Sometime later in the summer, not many months before Dr. Pearce died, a newspaper reporter a Jewish gentleman I think he was, (I forget his name) came to Brenau, saying that he had been sent by the Saturday Evening Post.  He was received as a guest at Brenau, and entertained there for a week.  Dr. Pearce was too ill to do very much for the reporter, but he had his son, Dr. Haywood Pearce Jr., place himself at this man’s disposal.  Young Haywood showed him all of the stones, told him all that he knew about them, and drove him all over the adjacent country to the three spots where the stones were supposed to have been found. 


            The reporter then offered Haywood $350 to write the story for the Post.  This offer Haywood accepted and delivered the story before the reporter left.  In a few months this story appeared in the Post, and continuous (sic) with it, almost as if it were a part of Haywood’s story, this reporter wrote the crudest, rudest article I have ever read.  He referred to Dr. Pearce, who was a gentleman of rare dignity and scholarship, as “old man Pearce” and to his wife, who had extended hospitality as far as possible when her husband was ill, as “old lady Pearce”.  The reporter seemed to feel that he had refuted every possible claim that anyone might make supporting the authenticity of these stones.  To me his arguments seemed worse than superficial, there was a tone of malice, which suggested to me that he might have been paid to go to Brenau for the express purpose of smashing the whole story.  But, I asked myself, whose interests could possibly be served by such an attack.  When this story came out Dr. Pearce was too far gone to attempt any reply, and Haywood Jr. who is I believe, now teaching at Harvard, was I think, too disgusted to express further interest in the whole affair.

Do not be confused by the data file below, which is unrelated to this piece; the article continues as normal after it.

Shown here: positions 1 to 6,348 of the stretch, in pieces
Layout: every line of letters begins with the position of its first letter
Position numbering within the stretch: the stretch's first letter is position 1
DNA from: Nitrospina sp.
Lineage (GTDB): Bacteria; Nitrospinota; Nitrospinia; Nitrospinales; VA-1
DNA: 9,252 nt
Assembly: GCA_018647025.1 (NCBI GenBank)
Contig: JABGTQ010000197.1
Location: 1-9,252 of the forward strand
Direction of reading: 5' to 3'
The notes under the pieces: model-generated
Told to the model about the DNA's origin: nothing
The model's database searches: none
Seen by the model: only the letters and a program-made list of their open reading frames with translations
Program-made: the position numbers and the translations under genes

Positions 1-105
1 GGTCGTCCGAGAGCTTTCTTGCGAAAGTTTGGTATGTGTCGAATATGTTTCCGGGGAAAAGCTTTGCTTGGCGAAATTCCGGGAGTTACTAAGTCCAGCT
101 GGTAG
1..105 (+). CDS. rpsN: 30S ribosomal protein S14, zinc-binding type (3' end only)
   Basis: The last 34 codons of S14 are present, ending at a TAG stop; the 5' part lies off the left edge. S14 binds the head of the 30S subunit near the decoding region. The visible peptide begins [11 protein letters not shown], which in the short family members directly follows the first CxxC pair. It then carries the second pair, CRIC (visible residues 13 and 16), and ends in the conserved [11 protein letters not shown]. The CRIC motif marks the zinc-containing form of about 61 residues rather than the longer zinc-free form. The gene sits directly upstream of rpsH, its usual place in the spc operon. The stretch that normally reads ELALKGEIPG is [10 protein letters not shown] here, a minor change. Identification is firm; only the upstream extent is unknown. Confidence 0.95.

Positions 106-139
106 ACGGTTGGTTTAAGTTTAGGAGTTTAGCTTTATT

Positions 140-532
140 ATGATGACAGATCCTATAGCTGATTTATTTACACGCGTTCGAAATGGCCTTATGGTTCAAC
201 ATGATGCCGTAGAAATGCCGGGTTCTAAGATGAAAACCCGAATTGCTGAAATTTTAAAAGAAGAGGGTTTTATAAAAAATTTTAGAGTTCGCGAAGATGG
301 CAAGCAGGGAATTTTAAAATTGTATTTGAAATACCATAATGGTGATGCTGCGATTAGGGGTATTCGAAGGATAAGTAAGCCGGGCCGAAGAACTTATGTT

I had a copy of this issue of the Post, but, moving about, as I have in the last few years, I have lost it.  I am writing to the Post to-day for another copy of this issue.  I want you to see it.


            And then, because this story is in the field of your greatest interest, I should be glad to come to Edenton, to Bandon, if that should be desirable, show you all the pictures and information that I have, and tell you all that I know about this whole matter.  There are very few persons who know much more about it than I do.  I feel that I should like to do this for the sake of Dr. Pearce, for whom I worked, as teacher at Brenau, for six years, and whom I greatly admired and respected.  Dr. Pearce had the PH.D. and other degrees from German and French Universities, and Phi Beta Kappa from Harvard.  In his ideas of Education he was years ahead of his time.  It will interest you to know that he was the first college president in America to give credit on literary degree for work done in misic (sic) and the drama.  How he was persecuted by the National Educational Association!  Now every college and university in the U.S. gives this credit.